Focused on the diversity of modern family arrangements, Murray-Close is especially interested in the economics of gender and sexual orientation and the economics of nontraditional families. She also explores the implications of work-family trade-offs for the personal and professional lives of men and women where heterosexual married couples head a shrinking proportion of all families and where, even among heterosexual married couples, dual-earner couples are the new norm. “Social policies and programs have been slow to respond to these changes,” says Murray-Close, “but I hope that research that improves our understanding of modern families can help us design better policies to support them.”

It didn’t take Murray-Close long to affiliate herself with the Institute for Social Science Research (ISSR) here on campus. Selected as one of the first group of ISSR Research Scholars this year, she received course release for an interdisciplinary seminar of six social science faculty from across the university that meets regularly to develop their individual research grant proposals. (Two such seminars are taking place this year, accommodating twelve faculty members.)

Murray-Close has been examining the challenges highly educated, dual-career couples face when looking for two jobs in the same location. She is especially interested in the decision some couples make to live apart and wonders if maintaining separate residences is a long-term solution or simply a Band-Aid.. She will be looking for funding to complete data collection in a longitudinal survey examining the prevalence, predictors, and consequences of living apart among early-career economists. “Between 2007-08 and 2010-11, my collaborators and I surveyed four graduating cohorts of new PhD economists as they entered the job market for the first time,” she says. “While we initially planned to assess their career sacrifices associated with dual-career location problems, we found that 15 and 20 percent of economists with spouses who responded to our survey avoided career sacrifices by making a personal sacrifice: they expected to be living apart for at least the year after they entered the job market. We will follow up with the economists in our original cohorts to learn about their experiences with living apart over the first three years of their careers.”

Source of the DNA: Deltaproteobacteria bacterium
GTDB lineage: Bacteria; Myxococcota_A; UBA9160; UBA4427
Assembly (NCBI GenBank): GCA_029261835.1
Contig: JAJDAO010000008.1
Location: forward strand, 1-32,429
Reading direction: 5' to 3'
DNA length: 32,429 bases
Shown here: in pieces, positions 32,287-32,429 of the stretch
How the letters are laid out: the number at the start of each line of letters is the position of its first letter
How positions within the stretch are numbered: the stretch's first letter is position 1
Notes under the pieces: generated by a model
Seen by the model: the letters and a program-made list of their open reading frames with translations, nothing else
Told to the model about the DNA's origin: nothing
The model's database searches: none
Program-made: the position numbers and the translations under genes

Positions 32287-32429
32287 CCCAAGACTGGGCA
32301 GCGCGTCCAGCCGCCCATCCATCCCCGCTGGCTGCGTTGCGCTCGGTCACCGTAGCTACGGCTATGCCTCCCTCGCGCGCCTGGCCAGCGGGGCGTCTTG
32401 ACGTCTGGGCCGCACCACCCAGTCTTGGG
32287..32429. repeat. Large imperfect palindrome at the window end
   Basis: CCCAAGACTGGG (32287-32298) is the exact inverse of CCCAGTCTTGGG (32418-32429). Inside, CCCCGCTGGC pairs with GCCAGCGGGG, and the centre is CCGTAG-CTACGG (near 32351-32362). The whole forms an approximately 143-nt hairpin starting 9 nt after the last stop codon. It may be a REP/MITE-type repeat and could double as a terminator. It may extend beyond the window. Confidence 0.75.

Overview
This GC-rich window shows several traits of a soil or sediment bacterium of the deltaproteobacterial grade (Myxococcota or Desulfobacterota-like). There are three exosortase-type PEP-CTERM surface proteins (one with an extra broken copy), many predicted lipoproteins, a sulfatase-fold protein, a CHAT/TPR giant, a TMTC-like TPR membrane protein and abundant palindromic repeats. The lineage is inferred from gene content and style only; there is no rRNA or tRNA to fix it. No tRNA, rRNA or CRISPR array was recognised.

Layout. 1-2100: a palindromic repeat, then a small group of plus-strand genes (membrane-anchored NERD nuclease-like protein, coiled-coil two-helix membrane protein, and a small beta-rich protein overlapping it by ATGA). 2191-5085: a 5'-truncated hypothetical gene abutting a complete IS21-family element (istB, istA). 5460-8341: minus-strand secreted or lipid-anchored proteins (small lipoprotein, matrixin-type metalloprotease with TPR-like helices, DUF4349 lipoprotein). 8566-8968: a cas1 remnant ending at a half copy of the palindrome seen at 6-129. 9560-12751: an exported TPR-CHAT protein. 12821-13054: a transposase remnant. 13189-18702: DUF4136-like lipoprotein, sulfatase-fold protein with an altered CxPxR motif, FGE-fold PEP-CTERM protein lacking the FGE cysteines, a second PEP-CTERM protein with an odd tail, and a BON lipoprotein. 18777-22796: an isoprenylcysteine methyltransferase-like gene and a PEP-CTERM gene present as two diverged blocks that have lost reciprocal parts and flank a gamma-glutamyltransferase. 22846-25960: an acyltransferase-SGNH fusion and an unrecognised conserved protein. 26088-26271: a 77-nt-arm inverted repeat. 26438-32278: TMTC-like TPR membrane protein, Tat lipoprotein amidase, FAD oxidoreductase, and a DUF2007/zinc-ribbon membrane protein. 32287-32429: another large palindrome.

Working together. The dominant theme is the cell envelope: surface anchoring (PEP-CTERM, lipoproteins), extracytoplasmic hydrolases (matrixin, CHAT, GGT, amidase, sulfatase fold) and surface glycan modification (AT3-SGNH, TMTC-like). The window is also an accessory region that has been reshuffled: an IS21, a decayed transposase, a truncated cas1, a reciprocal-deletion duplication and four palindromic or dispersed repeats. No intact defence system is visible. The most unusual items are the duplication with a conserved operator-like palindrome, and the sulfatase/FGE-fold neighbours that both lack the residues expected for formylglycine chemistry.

Commenting on her experience as an ISSR fellow, Murray-Close notes that the support for grant writing has been invaluable. “ISSR has provided me with resources—both time and peer mentoring—that will significantly strengthen the grant I am writing now and the numerous grants I will undoubtedly write in the future,” she says. “The workshop has also introduced me to faculty in other departments and has helped orient me to the resources that support research on campus. I’m sure that facilitating these kinds of connections across units and departments will be a key contribution of ISSR to the university.”


Murray-Close has been impressed with the excellent resources on campus for demographic and family researchers. ISSR and the Center for Research on Families stand out as examples, as do several specific faculty members in departments beyond economics. “It’s exciting to be surrounded by people who are doing top-notch work in the things about which I’m most passionate.

Recent Publications: “Challenges in Determining How Child Work Affects Child Health"

Keywords: Child Labor, Health, Research bias, Experimental groups

Laurel Smith-Doerr

ISSR Director Laurel Smith-Doerr

Laurel Smith-Doerr serves as the inaugural director of the Institute for Social Science Research at the University of Massachusetts at Amherst and is also appointed as a professor of Sociology. She began in September 2013.

After earning her PhD in sociology from the University of Arizona in 1999, Smith-Doerr joined the faculty at Boston University, where she earned tenure in the Sociology department. In 2004-5 she received a Jean Monnet fellowship to the Robert Schuman Centre for Advanced Study at the European University Institute in Florence, Italy.  From 2007 until 2009 she was a visiting scientist and program director in Science, Technology and Society at the National Science Foundation.  For her work at NSF in leading the Ethics Education in Science and Engineering program and on the committee implementing the ethics education policies of the US Congress’ America COMPETES Act of 2007, Smith-Doerr received the NSF Director’s Award for Collaborative Integration.  She recently completed a three-year elected term on the Council of the Society for Social Studies of Science (4S), and continues with an elected term as an at-large Council member of the American Sociological Association (ASA).